It is a pleasure to welcome to my blog, Greg Haslam, who is the current successor to Martyn Lloyd-Jones at Westminster Chapel in London.
To begin with Greg, can you tell us a bit about yourself?
I am a ‘scouser,’ born in Liverpool in 1953, who lived in a rough area of the city called Bootle (where the kids played ‘tic’ with hatchets). I came from a broken home, with much sadness due to my parents’ marital breakdown and eventual divorce when we children were still very young. It was persistent school friends who later told me fully about Christ. I attended a Billy Graham big-screen Gospel crusade relay to Liverpool on June 30, 1967, and after a big emotional struggle with doubt and many fears that Christ would not have me (the scars of rejection were still there from the break-up of my parents’ marriage and the lack of a father’s love), I came to faith in Christ that night. That was 40 years ago! My whole world and life-direction dramatically changed, and interest in theology was stirred soon after with input from my new Baptist church radical youth leaders. Two years later, at the Keswick Convention, listening to a fairly young John Stott on II Timothy (four hours of amazing teaching), I felt the call to become a preacher. This started, remarkably, within twelve months of that Keswick convention in that I was invited to preach at an independent Methodist church and became a regular on their circuit as a ‘the boy preacher’ on a Honda 50!
Not long after, I met and married my wife, Ruth, and we now have three amazing adult sons who are all serving Christ. The eldest two, James and Andrew, are marred (a doctor and a pastor) and the third, Joshua, is studying Philosophy at UCL. We have one gorgeous granddaughter from James and Emily. Andrew has just started work at the Chapel leading our 18’s to 30’s ministry.
I studied Theology and History at Durham and the London Theological Seminary (Dr. Lloyd-Jones’ new venture in ministerial training), and I became pastor of Winchester Family Church (later to be part of Newfrontiers) at age 27. I stayed there for twenty-one years until my move to Westminster Chapel in 2002. My interests include all kinds of books (of course!), movies (especially gritty westerns, war movies, and thrillers), good food, good music, philosophy and culture, apologetics, writing, speaking, and motorcycling.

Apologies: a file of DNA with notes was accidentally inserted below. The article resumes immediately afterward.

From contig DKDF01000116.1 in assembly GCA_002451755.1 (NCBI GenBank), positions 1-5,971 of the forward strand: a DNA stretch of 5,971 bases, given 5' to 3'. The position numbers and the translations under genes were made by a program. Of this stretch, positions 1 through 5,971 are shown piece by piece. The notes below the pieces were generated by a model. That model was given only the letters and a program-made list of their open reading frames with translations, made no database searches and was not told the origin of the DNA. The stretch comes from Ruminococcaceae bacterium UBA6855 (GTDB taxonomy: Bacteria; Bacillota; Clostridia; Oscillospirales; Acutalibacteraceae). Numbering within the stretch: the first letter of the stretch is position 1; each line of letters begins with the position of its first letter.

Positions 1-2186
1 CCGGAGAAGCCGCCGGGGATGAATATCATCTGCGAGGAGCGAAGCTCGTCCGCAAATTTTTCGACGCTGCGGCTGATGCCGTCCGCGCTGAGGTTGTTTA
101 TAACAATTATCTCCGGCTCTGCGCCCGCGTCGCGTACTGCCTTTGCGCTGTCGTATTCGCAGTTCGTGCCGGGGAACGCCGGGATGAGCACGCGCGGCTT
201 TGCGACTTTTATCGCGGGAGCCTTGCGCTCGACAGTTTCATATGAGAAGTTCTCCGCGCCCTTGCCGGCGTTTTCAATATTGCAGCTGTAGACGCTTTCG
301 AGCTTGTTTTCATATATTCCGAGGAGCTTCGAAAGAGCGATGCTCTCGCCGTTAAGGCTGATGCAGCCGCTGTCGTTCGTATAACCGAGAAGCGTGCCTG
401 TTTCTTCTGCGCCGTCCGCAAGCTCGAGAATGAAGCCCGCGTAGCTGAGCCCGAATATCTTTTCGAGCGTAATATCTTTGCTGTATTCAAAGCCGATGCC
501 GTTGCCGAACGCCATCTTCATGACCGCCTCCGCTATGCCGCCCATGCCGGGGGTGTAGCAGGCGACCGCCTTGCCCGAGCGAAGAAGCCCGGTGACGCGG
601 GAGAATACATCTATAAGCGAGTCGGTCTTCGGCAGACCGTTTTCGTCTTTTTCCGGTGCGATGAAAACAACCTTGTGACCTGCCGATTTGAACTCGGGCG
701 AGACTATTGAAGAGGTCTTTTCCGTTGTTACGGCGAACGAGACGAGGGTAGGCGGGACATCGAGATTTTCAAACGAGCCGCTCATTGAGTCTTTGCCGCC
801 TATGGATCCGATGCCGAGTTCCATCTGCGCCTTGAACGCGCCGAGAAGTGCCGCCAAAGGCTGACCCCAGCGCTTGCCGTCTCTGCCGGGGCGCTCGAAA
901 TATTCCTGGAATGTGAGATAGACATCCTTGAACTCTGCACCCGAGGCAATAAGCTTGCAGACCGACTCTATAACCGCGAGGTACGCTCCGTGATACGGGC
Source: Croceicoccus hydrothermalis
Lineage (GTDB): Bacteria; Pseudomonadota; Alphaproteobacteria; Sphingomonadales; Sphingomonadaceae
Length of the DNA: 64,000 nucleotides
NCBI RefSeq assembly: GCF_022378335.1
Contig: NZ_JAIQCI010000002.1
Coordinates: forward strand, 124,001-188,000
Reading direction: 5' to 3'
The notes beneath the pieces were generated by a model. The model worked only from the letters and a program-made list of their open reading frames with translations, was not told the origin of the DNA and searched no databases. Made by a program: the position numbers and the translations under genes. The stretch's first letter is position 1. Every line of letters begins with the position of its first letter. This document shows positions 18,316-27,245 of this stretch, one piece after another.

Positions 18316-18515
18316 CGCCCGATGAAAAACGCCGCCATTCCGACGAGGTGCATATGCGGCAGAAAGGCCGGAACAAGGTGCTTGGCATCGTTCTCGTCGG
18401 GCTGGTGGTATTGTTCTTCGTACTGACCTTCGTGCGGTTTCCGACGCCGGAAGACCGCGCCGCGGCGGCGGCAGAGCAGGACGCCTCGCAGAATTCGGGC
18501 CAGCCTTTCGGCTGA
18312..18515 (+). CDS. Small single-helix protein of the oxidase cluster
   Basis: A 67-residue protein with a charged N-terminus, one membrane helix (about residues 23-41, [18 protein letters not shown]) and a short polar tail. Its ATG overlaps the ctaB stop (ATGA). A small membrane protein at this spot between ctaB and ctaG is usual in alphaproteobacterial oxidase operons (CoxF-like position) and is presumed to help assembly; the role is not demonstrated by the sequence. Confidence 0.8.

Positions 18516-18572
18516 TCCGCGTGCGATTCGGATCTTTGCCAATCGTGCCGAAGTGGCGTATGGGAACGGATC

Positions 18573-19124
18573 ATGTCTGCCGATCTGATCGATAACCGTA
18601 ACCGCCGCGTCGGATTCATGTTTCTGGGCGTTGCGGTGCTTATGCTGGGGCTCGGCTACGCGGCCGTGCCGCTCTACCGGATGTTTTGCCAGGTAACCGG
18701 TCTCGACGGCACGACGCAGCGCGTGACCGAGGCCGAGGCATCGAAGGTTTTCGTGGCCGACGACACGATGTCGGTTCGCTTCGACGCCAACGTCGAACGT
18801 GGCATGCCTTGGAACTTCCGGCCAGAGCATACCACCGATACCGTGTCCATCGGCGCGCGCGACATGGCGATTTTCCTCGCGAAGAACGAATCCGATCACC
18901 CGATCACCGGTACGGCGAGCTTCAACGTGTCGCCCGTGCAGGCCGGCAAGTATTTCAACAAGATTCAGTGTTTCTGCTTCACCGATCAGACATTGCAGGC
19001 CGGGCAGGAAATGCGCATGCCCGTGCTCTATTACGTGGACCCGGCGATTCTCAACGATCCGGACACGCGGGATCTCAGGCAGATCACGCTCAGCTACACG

How did you come to be preaching in one of the world’s most famous pulpits? What was the journey like? What is it like to be the successor to men like Dr. Martyn Lloyd Jones and Dr. R. T. Kendall?
My journey as a pastor in Winchester (1980—2002) was a hard learning curve which included making the transition from hard-line Reformed theology that either ignored the Holy Spirit to a criminal degree or resisted him; through my own experience of baptism in the Spirit, desperation for change in the church I pastored, a fresh vision of what church can and ought to be; to the embrace of a full-blown Word and Spirit theology and ecclesiology, along with an optimistic post-millennial eschatology and a restorationist/revivalist view of the Gospel of God’s kingdom with its total world and life view.
Westminster Chapel’s fame worldwide is deservedly based upon its ministers’ loyalty to Scripture and faithful declaration of it, an influence that has spanned the world throughout the 20th century. My predecessor, Dr. R. T. Kendall, wrote to me in late 2000. He was looking for a successor who was ‘a preacher, Reformed, open to the Spirit, and pastoral in heart’ (PROP for short!). He was convinced I was the man. I was very happy where I was in Winchester, but I dared not ignore the ‘call’ that was coming to me to consider a move. I instantly felt that God’s hand was upon this. Unfortunately, key figures in the Chapel were not all convinced! There was resistance to having a Newfrontiers man there. The exploration process took a whole year. That year, God gave me over fifty personal prophecies that made it clear I would be going there, mostly from men who knew nothing about what was afoot. I also experienced some very special days ‘preaching with a view’ at the Chapel. I guessed God knew that I would need this level of divine affirmation! I was eventually called. This meant that with great sadness for both myself and my wife, we had to leave Newfrontiers to do this as the Lord had told me that this was ‘For the sake of my wider kingdom purposes in London and beyond.’ It’s been an amazing five or so years since!
Most people still associate the pulpit of your church with men like R. T. Kendall and Martyn Lloyd-Jones, who preceded you. What does it feel like to try and fill their shoes?
I’ve never tried! I believe they wore different sized shoes to me! My shoes are the only ones I’m called to wear. I have to avoid imitation and be true to the man God made me to be. The advice of a black preacher to trainee preachers comes to mind: “Be who you is, ‘cos if you ain’t who you is, then you is who you ain’t!” I abhor artificial imitation of others in their style and content. God doesn’t clone preachers, and each of us is a unique creation with a unique voice. So I try to remain secure in the style and approach I take. I am second to none in my love for and admiration of my predecessors, and I am discovering just how great Dr. George Campbell-Morgan was, too! I have read nearly all of Lloyd-Jones and Kendall’s books and owe them a huge debt, but I know they would be the first to advise me to ‘Just be yourself!’—and that’s what I intend to be. I am presently hearing much from God about his vision for the Chapel’s future. I think both the Doctor and RT would be very pleased, because I’m convinced that something like it is what they both wanted, but never saw.
Continued in part two, “Greg Haslam On Leaving Newfrontiers for Westminster Chapel.”